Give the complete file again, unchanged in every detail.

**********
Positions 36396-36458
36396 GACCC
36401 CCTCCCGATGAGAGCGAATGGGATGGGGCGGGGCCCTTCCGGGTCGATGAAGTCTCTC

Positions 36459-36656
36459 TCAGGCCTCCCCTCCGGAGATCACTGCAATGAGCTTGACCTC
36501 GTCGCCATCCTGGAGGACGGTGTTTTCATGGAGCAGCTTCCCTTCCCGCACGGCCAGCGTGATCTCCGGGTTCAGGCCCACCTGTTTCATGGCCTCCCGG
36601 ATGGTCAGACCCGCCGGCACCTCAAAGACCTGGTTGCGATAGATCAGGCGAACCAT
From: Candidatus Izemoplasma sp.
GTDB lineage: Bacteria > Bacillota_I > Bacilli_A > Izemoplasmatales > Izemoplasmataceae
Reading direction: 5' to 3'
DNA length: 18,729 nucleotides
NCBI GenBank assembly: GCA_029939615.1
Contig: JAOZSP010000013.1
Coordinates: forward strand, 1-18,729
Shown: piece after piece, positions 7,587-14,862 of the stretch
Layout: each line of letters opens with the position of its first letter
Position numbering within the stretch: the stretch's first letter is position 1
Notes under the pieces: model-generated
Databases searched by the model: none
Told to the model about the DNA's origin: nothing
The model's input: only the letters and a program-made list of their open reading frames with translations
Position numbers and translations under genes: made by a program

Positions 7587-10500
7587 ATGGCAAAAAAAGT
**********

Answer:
Positions 36396-36458
36396 GACCC
36401 CCTCCCGATGAGAGCGAATGGGATGGGGCGGGGCCCTTCCGGGTCGATGAAGTCTCTC

Positions 36459-36656
36459 TCAGGCCTCCCCTCCGGAGATCACTGCAATGAGCTTGACCTC
36501 GTCGCCATCCTGGAGGACGGTGTTTTCATGGAGCAGCTTCCCTTCCCGCACGGCCAGCGTGATCTCCGGGTTCAGGCCCACCTGTTTCATGGCCTCCCGG
36601 ATGGTCAGACCCGCCGGCACCTCAAAGACCTGGTTGCGATAGATCAGGCGAACCAT
From: Candidatus Izemoplasma sp.
GTDB lineage: Bacteria > Bacillota_I > Bacilli_A > Izemoplasmatales > Izemoplasmataceae
Reading direction: 5' to 3'
DNA length: 18,729 nucleotides
NCBI GenBank assembly: GCA_029939615.1
Contig: JAOZSP010000013.1
Coordinates: forward strand, 1-18,729
Shown: piece after piece, positions 7,587-14,862 of the stretch
Layout: each line of letters opens with the position of its first letter
Position numbering within the stretch: the stretch's first letter is position 1
Notes under the pieces: model-generated
Databases searched by the model: none
Told to the model about the DNA's origin: nothing
The model's input: only the letters and a program-made list of their open reading frames with translations
Position numbers and translations under genes: made by a program

Positions 7587-10500
7587 ATGGCAAAAAAAGT